WWJD?….to the big production studios this might as well mean What Would James Cameron Do? Because really, the man can get things done.

His movies seem to magically blend plot, characters, and ahead-of-their-time special effects into a package that is both entertaining as well as meaningful. Not to mention, his movies make money without having to resort to gimmicks in order to get you to go to the theater (listen up Michael Bay). In other words, they’re good movies. Something that modern day studios have a difficult time achieving (cough….esp. Fox…cough), especially during the summer eye ball vacuum that is blockbuster season.

For that reason, I hold Cameron’s gritty original Terminator (1984) and somewhat more polished Terminator 2: Judgement Day (1991) in high regards. The bombastic Terminator 3: Rise of the Machines (2003) is passable, but only because it basically recycles the plot from T2. Terminator: Salvation (2009), on the other hand, is lacking the James Cameron factor in almost every regard. To find out what went wrong read on;

Didn't the end already happen in the last movie?

Synopsis: If you haven’t seen the other Terminator movies, you might be a little lost (still, the story rewrites so much of the original that it might not matter). Basically it is now the future and for some reason John Connor is NOT the leader of “The Resistance” as was promised in the other movies (yeah I know…WTF?!?). “The Resistance” has computers, subs, jets, and helicopters that are somehow unaffected by Skynet, the world-wide computer program/artificial intelligence body bent on killing all humans (also WTF!?!?). Luckily, resistance researchers have somehow found a way to disable machines that are controlled by Skynet. Unluckily, Skynet is now capturing humans and harvesting them in order to produce their newest killing machine, the T-800 (which looks like a human if you didn’t know). Also unlucky, Skynet is also trying to find and kill Kyle Reese, who would eventually be sent back in time to save Sarah Connor, John Connor’s mom. On the side, we have Marcus Wright, an executed convict, who finds himself alive again in a hole in the middle of a desert with a bunch of machines (yeah…wasn’t very clear in the movie…I’ll go with WTF!?!?). And because of certain events that come as a surprise to no one watching the movie it happens that Marcus Wright and John Connor have to work together to save Kyle Reese and try to shut down Skynet. What results is a cross between Lord of the Rings and Matrix:Revolutions but no where near as entertaining.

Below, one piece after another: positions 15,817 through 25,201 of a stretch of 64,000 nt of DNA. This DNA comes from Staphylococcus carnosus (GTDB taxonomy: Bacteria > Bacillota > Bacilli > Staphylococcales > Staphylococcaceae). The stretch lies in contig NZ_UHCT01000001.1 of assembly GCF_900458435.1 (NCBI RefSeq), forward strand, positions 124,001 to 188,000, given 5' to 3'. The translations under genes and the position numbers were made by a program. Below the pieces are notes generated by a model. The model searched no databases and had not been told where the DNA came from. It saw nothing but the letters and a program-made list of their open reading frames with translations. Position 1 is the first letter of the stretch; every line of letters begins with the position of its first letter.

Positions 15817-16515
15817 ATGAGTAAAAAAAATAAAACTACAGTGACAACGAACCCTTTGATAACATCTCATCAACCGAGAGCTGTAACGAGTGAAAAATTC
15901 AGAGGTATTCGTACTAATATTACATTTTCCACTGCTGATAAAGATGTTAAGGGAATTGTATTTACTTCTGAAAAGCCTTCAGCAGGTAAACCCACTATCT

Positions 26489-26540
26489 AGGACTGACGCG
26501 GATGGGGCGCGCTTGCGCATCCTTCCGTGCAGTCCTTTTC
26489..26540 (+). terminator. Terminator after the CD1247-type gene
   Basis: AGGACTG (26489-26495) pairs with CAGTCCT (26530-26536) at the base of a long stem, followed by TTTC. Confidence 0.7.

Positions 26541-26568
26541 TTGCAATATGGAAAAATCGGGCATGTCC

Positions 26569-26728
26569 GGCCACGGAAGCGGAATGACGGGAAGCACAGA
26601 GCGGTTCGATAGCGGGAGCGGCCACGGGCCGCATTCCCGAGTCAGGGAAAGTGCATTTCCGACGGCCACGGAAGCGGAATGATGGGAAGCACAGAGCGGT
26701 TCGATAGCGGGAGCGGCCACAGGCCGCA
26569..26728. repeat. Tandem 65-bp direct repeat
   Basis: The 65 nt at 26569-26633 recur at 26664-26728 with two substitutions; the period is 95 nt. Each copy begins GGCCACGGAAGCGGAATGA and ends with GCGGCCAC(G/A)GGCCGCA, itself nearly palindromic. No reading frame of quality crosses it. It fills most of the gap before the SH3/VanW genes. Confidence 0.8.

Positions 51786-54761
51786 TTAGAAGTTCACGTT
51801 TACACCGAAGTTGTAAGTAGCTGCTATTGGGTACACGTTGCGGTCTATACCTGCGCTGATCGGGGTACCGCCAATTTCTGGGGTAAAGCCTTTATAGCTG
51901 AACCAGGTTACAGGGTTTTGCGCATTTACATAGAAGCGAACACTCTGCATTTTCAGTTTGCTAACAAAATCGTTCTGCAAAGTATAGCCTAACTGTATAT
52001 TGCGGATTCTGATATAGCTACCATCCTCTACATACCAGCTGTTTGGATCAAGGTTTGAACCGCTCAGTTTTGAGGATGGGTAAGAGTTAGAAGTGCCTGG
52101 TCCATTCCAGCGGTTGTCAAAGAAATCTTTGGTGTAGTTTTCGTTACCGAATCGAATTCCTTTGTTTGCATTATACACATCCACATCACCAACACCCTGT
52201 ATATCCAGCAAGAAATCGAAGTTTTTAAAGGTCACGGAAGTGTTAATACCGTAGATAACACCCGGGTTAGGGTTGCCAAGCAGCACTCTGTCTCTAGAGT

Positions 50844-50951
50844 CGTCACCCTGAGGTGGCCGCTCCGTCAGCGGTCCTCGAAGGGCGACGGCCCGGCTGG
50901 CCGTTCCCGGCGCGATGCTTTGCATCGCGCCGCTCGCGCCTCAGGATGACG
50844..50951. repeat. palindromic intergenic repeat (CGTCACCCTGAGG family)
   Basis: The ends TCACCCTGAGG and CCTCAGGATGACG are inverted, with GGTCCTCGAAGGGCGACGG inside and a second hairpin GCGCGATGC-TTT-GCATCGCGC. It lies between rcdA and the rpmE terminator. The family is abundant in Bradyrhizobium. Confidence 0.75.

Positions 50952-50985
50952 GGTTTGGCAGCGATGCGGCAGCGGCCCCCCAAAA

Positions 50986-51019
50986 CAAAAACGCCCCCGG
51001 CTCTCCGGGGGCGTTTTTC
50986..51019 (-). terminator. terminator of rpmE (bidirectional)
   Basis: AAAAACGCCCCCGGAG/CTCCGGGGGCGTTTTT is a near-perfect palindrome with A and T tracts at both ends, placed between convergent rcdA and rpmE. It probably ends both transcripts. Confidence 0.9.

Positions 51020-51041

That expression pretty much sums it up.